House Committee on Appropriations Subcommittee on Interior, Environment, and Related Agencies Testimony of Governor Stephen Roe Lewis
May 10, 2018
Chairman Calvert, Ranking Member McCollum and distinguished Members of the Subcommittee, I want to thank you for providing us with an opportunity to present testimony to you regarding the budget for Fiscal Year 2019.
I am Stephen Roe Lewis, the Governor of the Gila River Indian Community (“Community”), which is a federally recognized Indian Tribe of over 22,000 tribal members, located near Phoenix, Arizona.
The Community utilizes many programs within the Department of the Interior, Environmental Protection Agency, and Indian Health Service to provide essential services to our citizens and others who live and work on our tribal lands.
All of these federal programs are critical to our ability to protect the health, safety and general welfare of our citizens. We oppose any funding cuts to these essential tribal programs and believe that steady increases are warranted given the clear need in Indian Country.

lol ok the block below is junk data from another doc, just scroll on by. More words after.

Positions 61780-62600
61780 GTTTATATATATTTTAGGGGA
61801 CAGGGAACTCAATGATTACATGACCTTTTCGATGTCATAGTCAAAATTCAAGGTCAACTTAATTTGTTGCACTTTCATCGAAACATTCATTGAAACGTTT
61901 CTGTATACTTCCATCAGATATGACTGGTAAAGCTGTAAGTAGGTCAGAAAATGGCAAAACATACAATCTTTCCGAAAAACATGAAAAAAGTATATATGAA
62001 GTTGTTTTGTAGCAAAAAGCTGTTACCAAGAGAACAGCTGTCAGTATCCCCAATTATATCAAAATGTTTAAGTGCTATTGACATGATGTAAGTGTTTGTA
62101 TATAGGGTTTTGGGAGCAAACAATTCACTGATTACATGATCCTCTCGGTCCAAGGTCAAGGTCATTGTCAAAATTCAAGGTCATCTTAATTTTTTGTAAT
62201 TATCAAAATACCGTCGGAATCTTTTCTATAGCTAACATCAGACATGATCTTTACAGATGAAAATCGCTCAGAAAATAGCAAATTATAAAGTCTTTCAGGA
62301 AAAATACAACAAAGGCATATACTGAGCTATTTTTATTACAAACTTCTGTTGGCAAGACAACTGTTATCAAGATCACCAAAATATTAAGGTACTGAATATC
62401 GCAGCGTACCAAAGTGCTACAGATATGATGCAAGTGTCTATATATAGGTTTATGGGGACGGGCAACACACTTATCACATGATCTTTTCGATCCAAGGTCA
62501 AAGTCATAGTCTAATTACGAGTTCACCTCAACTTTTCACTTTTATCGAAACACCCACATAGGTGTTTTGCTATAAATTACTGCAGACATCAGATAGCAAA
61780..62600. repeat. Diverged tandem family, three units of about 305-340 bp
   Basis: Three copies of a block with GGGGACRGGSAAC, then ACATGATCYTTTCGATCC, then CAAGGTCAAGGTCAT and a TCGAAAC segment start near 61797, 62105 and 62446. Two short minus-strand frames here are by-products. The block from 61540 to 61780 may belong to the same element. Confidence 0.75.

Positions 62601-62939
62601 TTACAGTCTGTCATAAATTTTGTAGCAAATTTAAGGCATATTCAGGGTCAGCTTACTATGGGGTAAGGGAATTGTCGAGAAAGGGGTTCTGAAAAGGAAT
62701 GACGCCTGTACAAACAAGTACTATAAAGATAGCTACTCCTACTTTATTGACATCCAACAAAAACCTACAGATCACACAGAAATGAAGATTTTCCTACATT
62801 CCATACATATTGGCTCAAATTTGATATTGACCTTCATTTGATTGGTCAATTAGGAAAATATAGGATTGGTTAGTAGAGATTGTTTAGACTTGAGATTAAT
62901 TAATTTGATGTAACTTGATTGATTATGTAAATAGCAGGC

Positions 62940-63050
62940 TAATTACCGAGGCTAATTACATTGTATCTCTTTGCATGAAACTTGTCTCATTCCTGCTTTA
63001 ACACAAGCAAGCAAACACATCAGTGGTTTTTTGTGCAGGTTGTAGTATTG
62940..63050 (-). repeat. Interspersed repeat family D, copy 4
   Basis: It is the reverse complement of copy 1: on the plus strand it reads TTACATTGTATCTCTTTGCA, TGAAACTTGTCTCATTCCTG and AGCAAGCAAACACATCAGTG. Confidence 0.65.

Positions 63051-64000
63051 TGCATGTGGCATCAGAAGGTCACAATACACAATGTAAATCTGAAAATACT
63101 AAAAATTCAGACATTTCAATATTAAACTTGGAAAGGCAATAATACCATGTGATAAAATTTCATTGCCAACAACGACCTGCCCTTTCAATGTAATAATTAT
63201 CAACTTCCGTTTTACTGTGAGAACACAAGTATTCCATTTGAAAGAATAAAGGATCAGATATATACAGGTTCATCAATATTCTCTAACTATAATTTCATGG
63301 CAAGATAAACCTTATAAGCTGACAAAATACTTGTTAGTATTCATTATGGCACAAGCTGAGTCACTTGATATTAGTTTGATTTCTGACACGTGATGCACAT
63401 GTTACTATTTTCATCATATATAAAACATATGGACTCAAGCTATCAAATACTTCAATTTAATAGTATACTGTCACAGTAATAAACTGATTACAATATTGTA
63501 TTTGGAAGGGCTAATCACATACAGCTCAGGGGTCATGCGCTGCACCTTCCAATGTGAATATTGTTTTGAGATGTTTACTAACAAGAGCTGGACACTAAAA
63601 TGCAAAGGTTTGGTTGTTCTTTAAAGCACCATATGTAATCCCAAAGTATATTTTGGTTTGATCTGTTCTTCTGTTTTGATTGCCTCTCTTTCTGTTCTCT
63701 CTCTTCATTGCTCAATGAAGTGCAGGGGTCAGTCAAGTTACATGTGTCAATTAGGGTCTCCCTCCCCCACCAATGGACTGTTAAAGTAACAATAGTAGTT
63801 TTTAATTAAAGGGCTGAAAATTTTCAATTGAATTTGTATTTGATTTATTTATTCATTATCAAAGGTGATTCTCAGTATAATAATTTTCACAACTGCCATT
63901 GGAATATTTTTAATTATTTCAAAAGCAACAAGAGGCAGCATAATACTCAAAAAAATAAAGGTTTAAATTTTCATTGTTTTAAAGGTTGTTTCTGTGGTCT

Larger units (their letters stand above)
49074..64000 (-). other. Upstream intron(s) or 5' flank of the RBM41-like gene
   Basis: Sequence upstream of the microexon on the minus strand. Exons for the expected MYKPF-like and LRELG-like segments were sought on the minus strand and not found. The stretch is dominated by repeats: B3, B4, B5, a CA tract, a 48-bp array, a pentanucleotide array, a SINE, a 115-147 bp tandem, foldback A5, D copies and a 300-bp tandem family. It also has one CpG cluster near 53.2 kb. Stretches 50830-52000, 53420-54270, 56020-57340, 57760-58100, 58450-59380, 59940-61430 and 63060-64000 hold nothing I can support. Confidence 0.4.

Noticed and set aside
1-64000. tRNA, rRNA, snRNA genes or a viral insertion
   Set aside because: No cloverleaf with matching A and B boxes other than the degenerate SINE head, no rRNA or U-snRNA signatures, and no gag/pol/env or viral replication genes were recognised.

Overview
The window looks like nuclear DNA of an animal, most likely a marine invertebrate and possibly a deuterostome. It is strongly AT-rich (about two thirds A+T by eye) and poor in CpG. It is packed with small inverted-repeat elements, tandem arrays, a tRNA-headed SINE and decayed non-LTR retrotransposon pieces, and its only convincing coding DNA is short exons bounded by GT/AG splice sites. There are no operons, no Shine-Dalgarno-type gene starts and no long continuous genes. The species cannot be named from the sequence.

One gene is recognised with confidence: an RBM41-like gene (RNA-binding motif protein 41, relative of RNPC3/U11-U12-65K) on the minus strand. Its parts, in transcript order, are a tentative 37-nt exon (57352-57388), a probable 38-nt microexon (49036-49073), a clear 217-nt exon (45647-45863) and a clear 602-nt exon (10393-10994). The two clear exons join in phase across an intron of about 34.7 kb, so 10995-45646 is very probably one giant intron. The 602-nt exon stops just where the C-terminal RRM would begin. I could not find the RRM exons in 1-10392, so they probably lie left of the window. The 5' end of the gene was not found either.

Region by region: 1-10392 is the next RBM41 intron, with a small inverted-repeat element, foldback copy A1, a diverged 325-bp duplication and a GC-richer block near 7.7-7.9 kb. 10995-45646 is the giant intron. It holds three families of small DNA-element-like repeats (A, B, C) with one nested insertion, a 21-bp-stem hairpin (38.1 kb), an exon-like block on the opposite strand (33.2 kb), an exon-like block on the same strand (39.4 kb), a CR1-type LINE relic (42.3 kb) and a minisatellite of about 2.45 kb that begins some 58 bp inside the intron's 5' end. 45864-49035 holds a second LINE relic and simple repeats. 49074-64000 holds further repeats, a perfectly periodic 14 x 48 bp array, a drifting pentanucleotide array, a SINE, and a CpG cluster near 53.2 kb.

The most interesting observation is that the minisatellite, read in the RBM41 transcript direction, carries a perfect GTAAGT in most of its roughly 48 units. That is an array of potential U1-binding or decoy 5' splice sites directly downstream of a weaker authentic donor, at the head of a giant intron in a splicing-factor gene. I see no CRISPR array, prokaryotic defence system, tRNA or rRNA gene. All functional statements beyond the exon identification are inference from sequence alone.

I am here today to testify on the specific problem of Bureau of Indian Education (“BIE”) schools and the need for the BIE to work with tribal governments and this Subcommittee to develop innovative approaches to funding the construction of replacement schools within the BIE system, and the need for this Subcommittee to provide some direction to the BIE on this matter.
- BIE School Construction Issues are Pervasive Across Indian Country
It is well-known that BIE-funded schools are marked by remoteness, extreme poverty and a lack of construction dollars.
This translates to poor and failing school conditions that are not conducive to a 21st Century education for tribal students. In an era when educators across the United States emphasize science, technology, engineering and mathematics as keys to students’ future success, BIE-funded schools lack the basic supplies necessary for the most basic lessons. Rather, tribal students attend dilapidated schools that are rundown, with poor circulation and pose serious safety concerns.